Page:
The Room: A symbolic analysis

The first question which comes to one’s mind is “why on earth analyse this film”? The answer is obvious: Even though I do not consider The Room any important piece of art, it is definitely a milestone of bad film-making. And since Tommy Wiseau himself claimed that The Room contains many symbols and hidden meanings, why not uncover some of them?

Johnny and San Francisco

The film starts with a few shots of San Francisco, which later repeats some thousand times. Is it really necessary to remind us so many times that we are in Frisco? The answer is yes.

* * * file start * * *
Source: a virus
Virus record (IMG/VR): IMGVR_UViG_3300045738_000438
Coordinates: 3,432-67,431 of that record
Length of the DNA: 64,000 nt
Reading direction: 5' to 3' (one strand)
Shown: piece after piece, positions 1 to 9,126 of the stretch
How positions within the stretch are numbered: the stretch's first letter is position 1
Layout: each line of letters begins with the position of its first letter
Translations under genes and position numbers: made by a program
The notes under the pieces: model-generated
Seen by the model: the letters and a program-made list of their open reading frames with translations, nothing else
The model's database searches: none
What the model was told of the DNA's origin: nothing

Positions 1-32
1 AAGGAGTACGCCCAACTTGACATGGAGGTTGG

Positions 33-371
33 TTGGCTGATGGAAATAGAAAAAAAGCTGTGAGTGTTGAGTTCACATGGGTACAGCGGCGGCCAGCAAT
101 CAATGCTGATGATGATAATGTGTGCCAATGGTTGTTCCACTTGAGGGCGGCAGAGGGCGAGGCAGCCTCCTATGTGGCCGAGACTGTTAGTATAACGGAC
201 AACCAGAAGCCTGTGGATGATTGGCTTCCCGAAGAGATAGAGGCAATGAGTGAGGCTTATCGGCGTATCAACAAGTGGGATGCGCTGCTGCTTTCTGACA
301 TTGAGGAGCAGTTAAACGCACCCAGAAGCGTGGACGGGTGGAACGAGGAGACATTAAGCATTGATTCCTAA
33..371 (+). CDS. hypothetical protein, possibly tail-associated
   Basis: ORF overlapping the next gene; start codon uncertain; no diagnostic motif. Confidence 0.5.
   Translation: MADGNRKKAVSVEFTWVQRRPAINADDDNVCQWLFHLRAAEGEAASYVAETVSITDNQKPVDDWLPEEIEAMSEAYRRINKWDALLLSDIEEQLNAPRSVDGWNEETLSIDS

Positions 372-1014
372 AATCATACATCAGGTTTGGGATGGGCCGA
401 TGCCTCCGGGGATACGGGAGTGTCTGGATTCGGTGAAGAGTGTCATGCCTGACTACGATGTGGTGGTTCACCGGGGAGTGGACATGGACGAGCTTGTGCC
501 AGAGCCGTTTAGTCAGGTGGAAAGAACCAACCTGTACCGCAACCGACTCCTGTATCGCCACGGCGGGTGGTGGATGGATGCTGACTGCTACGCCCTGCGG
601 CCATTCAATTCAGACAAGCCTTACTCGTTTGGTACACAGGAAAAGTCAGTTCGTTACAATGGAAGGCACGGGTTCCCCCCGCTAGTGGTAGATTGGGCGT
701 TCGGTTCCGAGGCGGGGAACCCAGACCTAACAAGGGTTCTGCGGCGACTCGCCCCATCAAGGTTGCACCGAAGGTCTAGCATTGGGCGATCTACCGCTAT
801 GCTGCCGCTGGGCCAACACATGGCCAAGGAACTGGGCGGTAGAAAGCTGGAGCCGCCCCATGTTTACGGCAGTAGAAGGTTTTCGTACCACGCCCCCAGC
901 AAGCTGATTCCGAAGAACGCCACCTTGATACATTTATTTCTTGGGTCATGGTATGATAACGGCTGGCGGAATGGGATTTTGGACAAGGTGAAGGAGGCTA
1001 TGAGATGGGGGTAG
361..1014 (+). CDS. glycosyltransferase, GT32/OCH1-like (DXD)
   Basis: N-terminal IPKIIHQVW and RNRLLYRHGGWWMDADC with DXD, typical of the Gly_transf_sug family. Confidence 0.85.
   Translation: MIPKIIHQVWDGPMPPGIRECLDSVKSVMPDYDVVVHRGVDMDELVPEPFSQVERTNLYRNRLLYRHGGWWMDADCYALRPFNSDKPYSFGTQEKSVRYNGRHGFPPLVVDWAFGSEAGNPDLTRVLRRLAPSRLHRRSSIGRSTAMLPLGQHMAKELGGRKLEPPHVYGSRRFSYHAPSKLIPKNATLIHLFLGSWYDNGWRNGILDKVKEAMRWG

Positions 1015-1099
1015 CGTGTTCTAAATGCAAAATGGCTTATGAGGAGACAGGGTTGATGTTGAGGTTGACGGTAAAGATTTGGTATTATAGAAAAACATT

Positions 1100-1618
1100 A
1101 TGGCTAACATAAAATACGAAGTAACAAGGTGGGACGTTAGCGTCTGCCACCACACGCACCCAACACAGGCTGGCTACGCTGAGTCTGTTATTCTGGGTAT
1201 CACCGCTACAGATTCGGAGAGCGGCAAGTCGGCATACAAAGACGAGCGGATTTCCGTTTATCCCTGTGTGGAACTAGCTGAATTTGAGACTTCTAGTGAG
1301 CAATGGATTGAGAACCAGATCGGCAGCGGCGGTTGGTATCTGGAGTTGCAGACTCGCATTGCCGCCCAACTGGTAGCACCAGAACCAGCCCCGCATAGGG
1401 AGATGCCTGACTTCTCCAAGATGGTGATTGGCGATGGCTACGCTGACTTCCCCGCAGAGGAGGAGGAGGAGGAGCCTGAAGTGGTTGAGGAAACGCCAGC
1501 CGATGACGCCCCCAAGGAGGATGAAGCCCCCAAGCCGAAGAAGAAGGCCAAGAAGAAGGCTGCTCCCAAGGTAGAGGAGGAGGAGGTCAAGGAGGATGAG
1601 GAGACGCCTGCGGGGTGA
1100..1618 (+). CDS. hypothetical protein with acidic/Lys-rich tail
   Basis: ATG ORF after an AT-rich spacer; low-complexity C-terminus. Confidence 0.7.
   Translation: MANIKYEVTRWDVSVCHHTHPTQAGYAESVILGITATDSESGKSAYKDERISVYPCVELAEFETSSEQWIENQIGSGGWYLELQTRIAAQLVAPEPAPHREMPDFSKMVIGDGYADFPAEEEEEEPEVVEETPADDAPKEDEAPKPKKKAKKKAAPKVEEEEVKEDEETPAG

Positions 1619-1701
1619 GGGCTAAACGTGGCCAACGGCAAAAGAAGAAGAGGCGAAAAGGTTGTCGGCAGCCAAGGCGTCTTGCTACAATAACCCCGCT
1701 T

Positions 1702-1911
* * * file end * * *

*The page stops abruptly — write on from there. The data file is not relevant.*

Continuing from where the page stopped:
The setting of the film is extremely important for understanding the system of values the characters stick to. San Francisco is generally considered one of the most liberal cities in the world. It’s famous for its tolerance, gay community, the Hippies and free love. San Francisco is a kind of Mecca of liberalism.

And now, look at Johnny. A successful banker, a clerk, a self-made man. He is the figure that impersonates the American dream in this film. He represents the values San Francisco rejects. Johnny is the figure that is in strong opposition against the spirit of the city he lives in. A man searching for some solid ground and a loving wife. It’s not Lisa’s infidelity as such which destroys Johnny in the end. It’s the world he cannot live in. His “otherness” is stressed by his kind of creepy look and bizarre accent. He cannot live in this “changed” America, he may not even be a part of this world at all.

Spoons!